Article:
I'm probably one of the few people on here that has done both. So I thought that I would share a guide on the pros/cons of both. A lot of these items have been covered in other posts so I'm going to focus on the nuisance and specific details which others often leave out. I don't want to make this a book so I'll split it into different parts over a few weeks. I hope you find it useful.
Work Life Balance Basics
As most of you have likely read, you can expect an average of an 80 hour work week in IB compared to about 60 to 70 hours in ER. However, the hours aren't exactly apples to apples. In IB, you're under what I would consider a mid-level of stress at all times. In IR, you're under a low-level of stress most of the time but are occasionally hit with extremely high levels of stress when a press release comes out., you are really put on the spot and have to figure out things quickly and write a note right away. In IB, you are rarely put in that sort of situation. Sure, your associate or VP can make you feel like the sky is gonna fall, but usually it's really not.
Another work life balance issue is earnings season. A single week of earnings in ER is worse than anything that I ever experienced in IB. You work about 100 - 110 hours under very high stress levels. In IB, I worked plenty of 100+ weeks which were hell but still not this bad. The stress is much higher when five companies report earnings in a single day and everyone wants an analysis now and those five reports have to be published tomorrow. I find that much more stressful than having a presentation due in three days time but you don't even have a shell ready yet. Both scenarios are not good but the intensity during earnings is way higher.
As far as schedules go, also keep in mind that depending on your time zone, you could be waking up every day between 3 am to 6 am in equity research. I've known West Coast analysts who have quit their jobs just for this reason. You start having a really weird schedule. At first, I thought that I would get used to it quickly, but man, there's just something about waking up that early. It probably took me two years until I was really in the groove.
However, speaking of schedules, weekends are much different in equity research. Saturdays are sort of sacred and untouched. More than working 10 or 20 hours less than banking, this is the biggest perk. You can really plan out your life a lot better with a single almost guaranteed day off each weekend. Furthermore, Sundays are usually half days with just some prep for the next week. In IB, I had a few stretches were I worked every single day for five weeks, and I never knew when there would be a day off. So that Saturday is a big deal.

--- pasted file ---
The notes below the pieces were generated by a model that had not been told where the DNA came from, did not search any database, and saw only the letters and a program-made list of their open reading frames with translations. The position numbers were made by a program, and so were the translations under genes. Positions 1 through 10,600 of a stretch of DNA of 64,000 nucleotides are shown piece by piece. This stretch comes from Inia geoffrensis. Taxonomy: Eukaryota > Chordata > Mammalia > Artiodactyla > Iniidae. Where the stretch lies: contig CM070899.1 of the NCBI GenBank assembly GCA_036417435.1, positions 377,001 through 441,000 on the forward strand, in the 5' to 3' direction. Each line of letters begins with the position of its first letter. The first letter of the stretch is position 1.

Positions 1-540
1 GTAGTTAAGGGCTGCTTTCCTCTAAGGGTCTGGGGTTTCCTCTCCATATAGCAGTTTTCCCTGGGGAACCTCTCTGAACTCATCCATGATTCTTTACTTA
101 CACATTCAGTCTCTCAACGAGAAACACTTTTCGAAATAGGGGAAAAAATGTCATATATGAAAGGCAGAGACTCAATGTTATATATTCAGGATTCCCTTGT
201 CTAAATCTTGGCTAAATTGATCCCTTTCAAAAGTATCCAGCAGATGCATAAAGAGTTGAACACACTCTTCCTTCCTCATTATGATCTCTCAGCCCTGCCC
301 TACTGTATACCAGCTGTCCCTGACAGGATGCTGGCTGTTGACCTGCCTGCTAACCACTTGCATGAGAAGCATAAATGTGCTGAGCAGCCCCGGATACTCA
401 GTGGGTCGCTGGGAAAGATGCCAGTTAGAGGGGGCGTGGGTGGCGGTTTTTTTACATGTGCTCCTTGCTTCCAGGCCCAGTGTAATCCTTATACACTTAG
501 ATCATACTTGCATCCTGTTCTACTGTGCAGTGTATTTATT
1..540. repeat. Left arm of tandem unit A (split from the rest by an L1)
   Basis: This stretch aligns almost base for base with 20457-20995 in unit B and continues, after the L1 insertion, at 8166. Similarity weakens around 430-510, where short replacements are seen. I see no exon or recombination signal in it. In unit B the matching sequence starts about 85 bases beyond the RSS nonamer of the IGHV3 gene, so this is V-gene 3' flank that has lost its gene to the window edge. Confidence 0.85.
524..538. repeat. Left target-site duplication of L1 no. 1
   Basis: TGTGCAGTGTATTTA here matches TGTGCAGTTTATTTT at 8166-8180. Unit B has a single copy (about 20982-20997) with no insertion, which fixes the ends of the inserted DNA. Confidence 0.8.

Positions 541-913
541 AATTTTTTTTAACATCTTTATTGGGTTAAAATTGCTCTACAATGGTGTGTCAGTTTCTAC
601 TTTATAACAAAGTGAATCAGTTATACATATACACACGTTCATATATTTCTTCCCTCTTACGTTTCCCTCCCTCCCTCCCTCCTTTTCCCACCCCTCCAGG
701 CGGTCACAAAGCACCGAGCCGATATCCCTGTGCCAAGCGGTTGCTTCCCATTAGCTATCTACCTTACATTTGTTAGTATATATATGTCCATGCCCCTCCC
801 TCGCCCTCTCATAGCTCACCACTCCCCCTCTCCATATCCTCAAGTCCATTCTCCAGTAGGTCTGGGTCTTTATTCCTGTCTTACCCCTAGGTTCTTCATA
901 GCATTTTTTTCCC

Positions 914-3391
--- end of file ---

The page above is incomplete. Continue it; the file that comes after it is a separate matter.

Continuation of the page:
Nature of the Work
Also another great part of equity research is that although the work hours are similar to banking, the work is very different. In equity research, you're always doing meaningful work that has to be done. A press release comes out and you have to update the model and you have to write the report. For industry pieces, you can spend weeks gathering info, but it is all stuff that must be done and adds value to the final product.
In banking, I spent so much time just doing stupid bullshit like staying up until 2 a.m. because the MD wanted to change the presentation's theme from medium blue to light blue or he wanted to add another 10 slides which added absolutely no value to the presentation. In equity research, you're really treated a lot more like a human being and a colleague in the early career rather than an emotionless machine that churns out pitchbooks regardless of the time of night.
Progression of Work Life Balance
With that said, the progression of hours is worse in ER. I started in ER working about 60 hours per week. By my third year, I was probably working 70 hours per week or maybe a little more. As you get better at your job, the analyst typically hands over more of their responsibility. Sure, sounds great at first, but after a while, you are just doing more and more work while the boss is doing less and less.
Furthermore, if the bank starts giving you your own coverage (which is great right?), your work life balance can get really out of whack because you're doing 60 to 70 hours for your analyst and then you're putting in more time for your own coverage. This is one of the reasons that young analysts typically have pretty bad research reports. It's not that they're inexperienced - it's that they're all written off the clock. If you get to this transitional stage between full ER analyst and associate, you can start saying goodbye to some of your free Saturdays and Sundays. So in comparison to banking where life gets easier over time, in equity research, your life starts easier, gets worse, and then if you become a full analyst starts to improve again.
Do also remember that the work/life balance has a certain floor in ER. Even as a full analyst with 20 years on the Street, you're still going to be working at least 60 hours per week waking up at 3 am to 6 am. So it never gets better than that. I have seen some analysts that start delegating more and more work to very good associates to the point where they work only 50 hours per week, but then the work product begins to suffer.
Overall, ER is definitely a better lifestyle. Like I said earlier, the free Saturdays are huge regardless of the rest of the week and you are also just treated a lot better as a person. I could work ten years as an equity research associate and be OK with it for the most part whereas anyone would lose their mind after ten years as an IB analyst.
Anyways, I hope that this was helpful or instructive. Watch for my post next week on ER vs IB exit ops.
Mod Note (Andy): top 50 posts of 2017, this one ranks #41 (based on # of silver bananas)